The public sector is feeling the strain of soaring inflation, too: officials now expect that a once-in-a-generation infrastructure overhaul in Allston will cost $300 million more than estimated, and the price of replacing the Cape Cod bridges could more than double.
Outlining a series of projects that will feature in an upcoming application for competitive federal grants, Transportation Secretary Jamey Tesler presented the Department of Transportation's board with a $2 billion price for highway, rail and pedestrian work in Allston, up from the $1.7 billion estimate offered in the fall.
Similarly, a 2019 projection that it would cost $1.4 billion to $1.65 billion to demolish and replace the Bourne and Sagamore bridges -- which the Baker administration expects will be fully paid by the federal government -- has been driven up by inflation and a changing construction outlook.
Tesler told the board that the Baker administration and U.S. Army Corps of Engineers, which today owns and manages the bridges, expect the price will "likely be in the range or possibilities from close to $3 billion to close to $4 billion."
"When you include additional time for construction and the start of construction and the rate of inflation that we have to project, as we are seeing inflation on a lot of our work and a lot of our bids and in the overall economy, there is going to be a significant increase in what we collectively thought the cost estimates would be for this project," Tesler said.
The 85-year-old Bourne and Sagamore bridges play a critical role connecting the Cape's nearly 230,000 residents to the rest of Massachusetts and bringing millions of visitors to the region annually, but they have been functionally obsolete and eyed for replacement for years.
In July 2020, MassDOT and the Army Corps signed a memorandum of understanding calling for the Army Corps to retain ownership and management of the bridges while they are removed and while successor spans are built, then transfer control of and responsibility for the new bridges to MassDOT once complete.
The Baker administration publicly said the federal government will cover the costs of demolition and construction while also disclosing at the time that the memorandum did not officially bind Washington to foot the bill.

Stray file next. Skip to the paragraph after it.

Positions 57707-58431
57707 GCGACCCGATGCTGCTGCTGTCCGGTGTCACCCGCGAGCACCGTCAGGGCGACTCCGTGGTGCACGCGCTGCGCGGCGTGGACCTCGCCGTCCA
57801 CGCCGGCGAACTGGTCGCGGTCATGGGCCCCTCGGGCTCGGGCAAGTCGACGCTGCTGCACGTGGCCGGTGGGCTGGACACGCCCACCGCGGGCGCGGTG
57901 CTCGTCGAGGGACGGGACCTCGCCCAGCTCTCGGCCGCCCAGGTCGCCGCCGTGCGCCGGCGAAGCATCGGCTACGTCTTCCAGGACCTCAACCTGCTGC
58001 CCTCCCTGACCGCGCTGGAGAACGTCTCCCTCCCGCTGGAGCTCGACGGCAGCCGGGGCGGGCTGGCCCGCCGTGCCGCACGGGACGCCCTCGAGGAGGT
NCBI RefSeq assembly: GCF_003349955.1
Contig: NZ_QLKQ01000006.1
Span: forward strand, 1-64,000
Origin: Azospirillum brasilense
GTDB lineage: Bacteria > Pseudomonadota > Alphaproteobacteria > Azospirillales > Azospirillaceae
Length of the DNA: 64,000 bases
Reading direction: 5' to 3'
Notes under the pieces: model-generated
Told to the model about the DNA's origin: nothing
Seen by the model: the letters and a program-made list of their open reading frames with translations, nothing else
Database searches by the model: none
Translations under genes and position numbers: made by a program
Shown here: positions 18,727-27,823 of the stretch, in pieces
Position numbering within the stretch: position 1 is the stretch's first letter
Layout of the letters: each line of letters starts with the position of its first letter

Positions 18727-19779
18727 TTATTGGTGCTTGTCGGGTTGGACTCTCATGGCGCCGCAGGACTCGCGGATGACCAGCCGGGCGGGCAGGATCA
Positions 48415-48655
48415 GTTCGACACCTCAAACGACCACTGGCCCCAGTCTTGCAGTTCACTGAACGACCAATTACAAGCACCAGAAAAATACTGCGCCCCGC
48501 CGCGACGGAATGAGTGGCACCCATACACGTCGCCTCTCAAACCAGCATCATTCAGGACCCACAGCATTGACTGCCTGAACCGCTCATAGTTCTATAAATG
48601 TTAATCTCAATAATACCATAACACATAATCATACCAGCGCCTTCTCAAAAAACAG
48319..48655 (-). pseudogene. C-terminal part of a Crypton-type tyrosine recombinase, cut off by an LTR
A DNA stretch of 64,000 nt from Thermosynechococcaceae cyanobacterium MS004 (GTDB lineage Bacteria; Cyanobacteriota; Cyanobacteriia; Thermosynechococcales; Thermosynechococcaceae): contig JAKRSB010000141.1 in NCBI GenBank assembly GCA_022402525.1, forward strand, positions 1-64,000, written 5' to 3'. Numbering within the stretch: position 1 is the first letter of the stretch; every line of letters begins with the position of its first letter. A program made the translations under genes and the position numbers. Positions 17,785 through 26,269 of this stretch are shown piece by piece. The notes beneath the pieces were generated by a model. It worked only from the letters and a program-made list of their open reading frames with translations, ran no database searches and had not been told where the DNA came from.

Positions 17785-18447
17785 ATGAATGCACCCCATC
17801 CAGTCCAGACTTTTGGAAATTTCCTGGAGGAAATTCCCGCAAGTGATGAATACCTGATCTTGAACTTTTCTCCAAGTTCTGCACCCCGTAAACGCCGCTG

A MassDOT spokesperson said Wednesday that the department committed funds to cover work on the bridge approaches and connecting highways, which the state owns, while the federal government remains expected to pay for replacing the bridges.
Tesler said Wednesday that the projected bottom line referenced in grant applications will vary based on whether it accounts for additional inflation that will take place between now and the midpoint of the project, whose ultimate timeframe is unclear but expected to last several years.
"The range of possible cost is growing," he said. "In the long run, this will be determined when it is funded, when it is in construction and what the actual rate of inflation will be."
Tesler said Massachusetts is eligible to compete for a share of roughly $110 billion in grants available under the new bipartisan infrastructure law.
Gov. Charlie Baker has been pressing lawmakers to approve a roughly $9.7 billion bond bill that he says would position Massachusetts to take advantage of additional federal dollars on the table. The Transportation Committee advanced a $9.75 billion version late last week. Additional committee review is expected and legislative leaders have not said when the measure will emerge for a vote in either chamber.
Applications are due Monday, May 23 for the competitive Multimodal Project Discretionary Grant Opportunity, which will make $2.85 billion available in its first round of funding for states and transportation entities.
MPDG is one of the first grant options available under the new infrastructure law, and it allows applicants to throw their hats in the ring for three different programs with a single application.
The Army Corps will be the lead agency on the grant application for funding to go toward the Cape Cod Bridge Program, according to Tesler, while MassDOT will file applications for four projects, including a massive overhaul of highway, train and pedestrian routes in Allston.
That project could be the most impactful -- and most challenging -- in a generation, calling for replacing the aging, highly traveled Massachusetts Turnpike viaduct near Boston University and a commuter rail line.
Last fall, the department embraced a design for the project that would place side-by-side at roughly the same grade: four rail tracks, eight lanes of the Massachusetts Turnpike, four lanes of Soldiers Field Road, and a pedestrian boardwalk over the Charles River.
At the time, the department said preliminary estimates pegged the likely cost at $1.7 billion over the eight to 10 years of work required.
"MassDOT refined and updated the project cost estimate as part of the grant application process," spokesperson Kristen Pennucci said in a statement Wednesday. "The increase in the estimate is due to inflation applied to the midpoint of construction."
Administration officials have targeted a combination of federal funding, turnpike toll revenue and payments from other entities such as the city of Boston and Harvard University, which owns land near the project site, to cover the costs.
"We see federal funding and competing (for grants) as a critical component of funding this project long-term," Tesler said Wednesday. "The Metropolitan Highway System is limited in the resources it can contribute to this project, so seeking federal funding and working closely to share responsibility with the city, with the universities, is a critical part to make sure that this full program achieves its goals and is able to be funded."